The Sacellum (shrine) of Attis, opening onto the Via Traiana, occupies a former late Republican portico. It was decorated with frescoes (now lost) and floored with precious marbles. It housed the statue of Attis made of Greek marble, of which the head and part of the hand holding a pan flute (syrinx) are the only remains.
The marble head of the god Attis wearing the characteristic Phrygian cap. It is dated to the Hadrianic period based on comparisons with the portraits of Antinous.
The sacred area with a copy of the base on which the statue of Attis probably stood. It was decorated with the musical instruments accompanying the ceremonies in honour of Cybele.
Statue base bearing the dedication of Flavia Cypare, priestess of Magna Mater and goddess Dea Syria/Atargatis, 2nd century AD (AE 1989, 0192).
Flavi[a] C L Cypa[re] sace[rd]os Matris Magn[ae] et Syriae dea[e] ex imp[er]io fecit l[aeta] l[iberris] d[ono] d[edit].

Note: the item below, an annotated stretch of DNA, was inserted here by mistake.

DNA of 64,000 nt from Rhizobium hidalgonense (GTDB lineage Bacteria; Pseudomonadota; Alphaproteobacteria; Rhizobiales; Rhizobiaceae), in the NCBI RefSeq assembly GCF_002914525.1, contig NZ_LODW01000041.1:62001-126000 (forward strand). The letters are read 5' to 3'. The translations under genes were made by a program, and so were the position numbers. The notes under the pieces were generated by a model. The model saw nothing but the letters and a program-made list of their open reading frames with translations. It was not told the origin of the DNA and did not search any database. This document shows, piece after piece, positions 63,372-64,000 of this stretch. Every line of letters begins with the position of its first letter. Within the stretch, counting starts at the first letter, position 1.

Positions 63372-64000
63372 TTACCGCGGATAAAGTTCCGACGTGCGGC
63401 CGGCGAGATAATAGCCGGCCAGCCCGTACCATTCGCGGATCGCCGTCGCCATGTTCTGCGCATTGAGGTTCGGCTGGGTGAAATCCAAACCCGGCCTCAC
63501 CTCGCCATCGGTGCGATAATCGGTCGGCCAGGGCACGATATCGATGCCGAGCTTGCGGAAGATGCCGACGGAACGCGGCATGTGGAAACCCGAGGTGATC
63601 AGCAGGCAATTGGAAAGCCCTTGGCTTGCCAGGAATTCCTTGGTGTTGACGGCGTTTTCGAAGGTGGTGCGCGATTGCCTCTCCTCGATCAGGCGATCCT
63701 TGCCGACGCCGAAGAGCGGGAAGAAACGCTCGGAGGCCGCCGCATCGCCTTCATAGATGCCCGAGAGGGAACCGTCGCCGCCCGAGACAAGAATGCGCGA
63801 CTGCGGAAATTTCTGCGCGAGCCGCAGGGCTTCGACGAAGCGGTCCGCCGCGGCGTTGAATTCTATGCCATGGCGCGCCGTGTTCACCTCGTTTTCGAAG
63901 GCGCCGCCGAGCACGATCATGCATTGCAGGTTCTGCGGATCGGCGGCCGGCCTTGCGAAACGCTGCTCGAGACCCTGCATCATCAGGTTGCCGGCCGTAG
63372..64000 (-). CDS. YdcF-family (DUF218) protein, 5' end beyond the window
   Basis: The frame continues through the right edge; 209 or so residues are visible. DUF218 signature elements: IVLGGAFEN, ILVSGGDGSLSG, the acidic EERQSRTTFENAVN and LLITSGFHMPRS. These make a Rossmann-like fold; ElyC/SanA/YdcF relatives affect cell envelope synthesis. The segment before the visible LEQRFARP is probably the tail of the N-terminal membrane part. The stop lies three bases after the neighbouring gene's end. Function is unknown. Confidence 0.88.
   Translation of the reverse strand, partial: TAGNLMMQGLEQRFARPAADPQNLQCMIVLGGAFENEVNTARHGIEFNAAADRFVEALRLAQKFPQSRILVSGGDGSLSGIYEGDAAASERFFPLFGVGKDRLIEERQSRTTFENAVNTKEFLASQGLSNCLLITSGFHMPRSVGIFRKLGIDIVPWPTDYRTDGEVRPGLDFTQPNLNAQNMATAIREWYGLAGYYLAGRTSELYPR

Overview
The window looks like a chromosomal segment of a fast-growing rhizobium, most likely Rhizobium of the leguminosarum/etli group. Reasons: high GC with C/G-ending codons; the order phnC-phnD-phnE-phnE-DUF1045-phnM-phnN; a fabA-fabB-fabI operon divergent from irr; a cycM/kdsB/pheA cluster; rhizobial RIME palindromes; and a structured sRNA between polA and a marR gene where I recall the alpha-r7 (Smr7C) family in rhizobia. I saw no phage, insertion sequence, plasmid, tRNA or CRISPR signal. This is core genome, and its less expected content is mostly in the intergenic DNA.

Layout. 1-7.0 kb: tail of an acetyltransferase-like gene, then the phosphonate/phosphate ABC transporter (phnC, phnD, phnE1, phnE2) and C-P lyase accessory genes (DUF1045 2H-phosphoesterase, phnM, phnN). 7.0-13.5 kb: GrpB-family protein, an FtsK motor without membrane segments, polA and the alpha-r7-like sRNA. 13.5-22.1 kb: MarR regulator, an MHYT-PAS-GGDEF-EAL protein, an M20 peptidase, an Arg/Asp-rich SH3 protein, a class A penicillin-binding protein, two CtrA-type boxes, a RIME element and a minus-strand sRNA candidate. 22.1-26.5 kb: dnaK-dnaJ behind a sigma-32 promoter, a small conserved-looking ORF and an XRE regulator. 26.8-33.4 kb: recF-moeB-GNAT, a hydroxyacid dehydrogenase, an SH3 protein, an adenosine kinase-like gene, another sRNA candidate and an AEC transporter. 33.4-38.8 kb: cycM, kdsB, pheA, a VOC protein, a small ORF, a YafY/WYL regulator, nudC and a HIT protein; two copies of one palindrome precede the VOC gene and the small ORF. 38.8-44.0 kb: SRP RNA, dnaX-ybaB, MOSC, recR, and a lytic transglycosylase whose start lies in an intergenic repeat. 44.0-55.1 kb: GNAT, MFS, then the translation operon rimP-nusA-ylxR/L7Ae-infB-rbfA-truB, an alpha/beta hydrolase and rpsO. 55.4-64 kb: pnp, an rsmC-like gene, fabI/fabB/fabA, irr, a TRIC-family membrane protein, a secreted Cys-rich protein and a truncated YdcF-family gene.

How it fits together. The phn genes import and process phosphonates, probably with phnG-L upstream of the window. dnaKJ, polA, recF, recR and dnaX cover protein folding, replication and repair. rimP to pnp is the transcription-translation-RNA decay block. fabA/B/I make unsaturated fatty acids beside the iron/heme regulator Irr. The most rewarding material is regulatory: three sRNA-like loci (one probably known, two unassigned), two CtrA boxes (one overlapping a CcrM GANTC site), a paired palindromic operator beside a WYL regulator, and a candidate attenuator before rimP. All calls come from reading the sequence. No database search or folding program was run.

The urban stretch of the Via Traiana.
The Civil Basilica is used for meetings, administration of justice and business. With its rectangular plan and an inside quadriporticus supported by 4 x 8 columns, it had its main front and entrances on the broader southeast side.
Part of the mosaic floor decorating an area connected to the Basilica Civile, 4th century AD.
The urban stretch of the Via Traiana with the Civil Basilica in the background.
The Forum Baths were built together with the forum in the Augustan age.
The urban stretch of the Via Traiana next to the Forum Baths.
The production area adjacent to the Forum Baths dates to the 5th century AD.
The public and private buildings south of the forum.
The Episcopal Basilica was built in the last years of the 5th century AD on the initiative of bishop Rufensius, who signed the acts of the Roman synods of 501 and 502.
The Southern Basilica dates to the Late Roman period.
The cryptoporticus was built in the southern area in the Augustan period. It was a large underground corridor with a quadrangular plan, likely surmounted by a collonnade and a temple (now gone).
The underground tunnel network below the temple complex.
The Sanctuary of Trajan in the area of the Acropolis.
The Museum


  • GNATHIA (Egnatia) Apulia, Italy – The Princeton Encyclopedia of Classical Sites